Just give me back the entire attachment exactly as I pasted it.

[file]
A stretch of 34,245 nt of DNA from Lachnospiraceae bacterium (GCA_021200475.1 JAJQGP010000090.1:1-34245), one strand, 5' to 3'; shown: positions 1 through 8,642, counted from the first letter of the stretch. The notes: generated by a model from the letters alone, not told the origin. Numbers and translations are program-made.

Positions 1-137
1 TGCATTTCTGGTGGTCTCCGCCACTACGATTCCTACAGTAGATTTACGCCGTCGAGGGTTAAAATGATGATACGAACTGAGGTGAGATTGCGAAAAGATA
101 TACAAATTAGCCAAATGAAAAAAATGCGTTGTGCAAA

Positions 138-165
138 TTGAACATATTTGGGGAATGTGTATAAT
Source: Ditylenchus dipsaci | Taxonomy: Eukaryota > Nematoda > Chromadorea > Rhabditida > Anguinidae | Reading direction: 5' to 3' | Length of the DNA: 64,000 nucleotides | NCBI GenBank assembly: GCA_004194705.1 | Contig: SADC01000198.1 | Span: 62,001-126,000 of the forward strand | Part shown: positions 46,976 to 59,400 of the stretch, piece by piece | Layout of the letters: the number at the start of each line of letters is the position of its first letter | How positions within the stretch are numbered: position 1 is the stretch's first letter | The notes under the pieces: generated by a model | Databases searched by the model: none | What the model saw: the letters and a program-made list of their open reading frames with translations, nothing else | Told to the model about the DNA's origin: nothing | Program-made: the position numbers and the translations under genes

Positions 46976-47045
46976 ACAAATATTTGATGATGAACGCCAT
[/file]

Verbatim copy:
A stretch of 34,245 nt of DNA from Lachnospiraceae bacterium (GCA_021200475.1 JAJQGP010000090.1:1-34245), one strand, 5' to 3'; shown: positions 1 through 8,642, counted from the first letter of the stretch. The notes: generated by a model from the letters alone, not told the origin. Numbers and translations are program-made.

Positions 1-137
1 TGCATTTCTGGTGGTCTCCGCCACTACGATTCCTACAGTAGATTTACGCCGTCGAGGGTTAAAATGATGATACGAACTGAGGTGAGATTGCGAAAAGATA
101 TACAAATTAGCCAAATGAAAAAAATGCGTTGTGCAAA

Positions 138-165
138 TTGAACATATTTGGGGAATGTGTATAAT
Source: Ditylenchus dipsaci | Taxonomy: Eukaryota > Nematoda > Chromadorea > Rhabditida > Anguinidae | Reading direction: 5' to 3' | Length of the DNA: 64,000 nucleotides | NCBI GenBank assembly: GCA_004194705.1 | Contig: SADC01000198.1 | Span: 62,001-126,000 of the forward strand | Part shown: positions 46,976 to 59,400 of the stretch, piece by piece | Layout of the letters: the number at the start of each line of letters is the position of its first letter | How positions within the stretch are numbered: position 1 is the stretch's first letter | The notes under the pieces: generated by a model | Databases searched by the model: none | What the model saw: the letters and a program-made list of their open reading frames with translations, nothing else | Told to the model about the DNA's origin: nothing | Program-made: the position numbers and the translations under genes

Positions 46976-47045
46976 ACAAATATTTGATGATGAACGCCAT